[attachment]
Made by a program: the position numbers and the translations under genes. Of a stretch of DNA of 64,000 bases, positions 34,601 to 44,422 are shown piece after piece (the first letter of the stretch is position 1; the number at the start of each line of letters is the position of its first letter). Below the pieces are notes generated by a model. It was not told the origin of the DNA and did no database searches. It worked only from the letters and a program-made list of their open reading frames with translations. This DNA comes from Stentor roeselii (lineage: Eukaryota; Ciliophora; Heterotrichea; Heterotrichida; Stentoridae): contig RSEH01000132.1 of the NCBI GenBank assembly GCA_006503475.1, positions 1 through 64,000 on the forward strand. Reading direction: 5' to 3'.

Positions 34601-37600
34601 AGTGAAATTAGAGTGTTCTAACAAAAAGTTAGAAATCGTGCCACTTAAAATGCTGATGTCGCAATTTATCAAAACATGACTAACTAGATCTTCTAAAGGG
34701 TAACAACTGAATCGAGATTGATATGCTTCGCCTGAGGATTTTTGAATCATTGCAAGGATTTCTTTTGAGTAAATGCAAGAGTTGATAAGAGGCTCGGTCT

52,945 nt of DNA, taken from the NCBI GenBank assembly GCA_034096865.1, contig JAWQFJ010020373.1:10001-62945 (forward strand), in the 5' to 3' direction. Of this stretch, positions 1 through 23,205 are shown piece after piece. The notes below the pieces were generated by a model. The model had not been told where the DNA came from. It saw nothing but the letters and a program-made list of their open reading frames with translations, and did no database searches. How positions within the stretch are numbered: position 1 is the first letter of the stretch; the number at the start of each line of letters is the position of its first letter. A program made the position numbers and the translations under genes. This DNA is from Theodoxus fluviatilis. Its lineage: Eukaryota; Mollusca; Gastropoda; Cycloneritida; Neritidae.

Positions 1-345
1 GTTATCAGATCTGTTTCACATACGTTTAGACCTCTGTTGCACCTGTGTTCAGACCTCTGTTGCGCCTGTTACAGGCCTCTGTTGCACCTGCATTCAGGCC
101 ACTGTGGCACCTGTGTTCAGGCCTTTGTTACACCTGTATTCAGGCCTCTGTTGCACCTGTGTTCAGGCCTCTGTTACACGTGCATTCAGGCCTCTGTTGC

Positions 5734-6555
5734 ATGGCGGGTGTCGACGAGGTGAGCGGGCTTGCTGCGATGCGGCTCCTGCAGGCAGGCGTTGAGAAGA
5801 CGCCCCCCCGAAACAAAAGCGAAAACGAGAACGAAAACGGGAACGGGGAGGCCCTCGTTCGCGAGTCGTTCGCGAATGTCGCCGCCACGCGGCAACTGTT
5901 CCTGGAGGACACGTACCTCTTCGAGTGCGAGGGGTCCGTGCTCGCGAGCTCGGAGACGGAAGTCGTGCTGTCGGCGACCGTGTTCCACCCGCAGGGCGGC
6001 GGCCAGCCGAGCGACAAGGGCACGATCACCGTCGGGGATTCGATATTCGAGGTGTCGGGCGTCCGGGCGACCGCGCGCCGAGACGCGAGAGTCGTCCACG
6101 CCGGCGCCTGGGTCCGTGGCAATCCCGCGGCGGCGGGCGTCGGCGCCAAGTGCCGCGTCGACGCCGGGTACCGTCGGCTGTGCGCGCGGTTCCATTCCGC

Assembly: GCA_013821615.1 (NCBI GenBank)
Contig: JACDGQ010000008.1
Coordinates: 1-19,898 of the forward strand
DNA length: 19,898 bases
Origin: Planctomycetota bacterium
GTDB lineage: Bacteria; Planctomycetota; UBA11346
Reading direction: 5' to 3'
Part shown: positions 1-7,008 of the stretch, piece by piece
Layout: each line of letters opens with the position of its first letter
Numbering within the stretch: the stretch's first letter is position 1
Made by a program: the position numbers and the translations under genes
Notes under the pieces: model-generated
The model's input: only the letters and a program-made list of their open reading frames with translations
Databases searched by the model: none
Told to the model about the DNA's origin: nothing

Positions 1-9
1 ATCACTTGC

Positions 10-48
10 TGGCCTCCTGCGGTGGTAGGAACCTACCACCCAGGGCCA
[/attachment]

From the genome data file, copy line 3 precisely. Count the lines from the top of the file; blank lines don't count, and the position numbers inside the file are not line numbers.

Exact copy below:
34601 AGTGAAATTAGAGTGTTCTAACAAAAAGTTAGAAATCGTGCCACTTAAAATGCTGATGTCGCAATTTATCAAAACATGACTAACTAGATCTTCTAAAGGG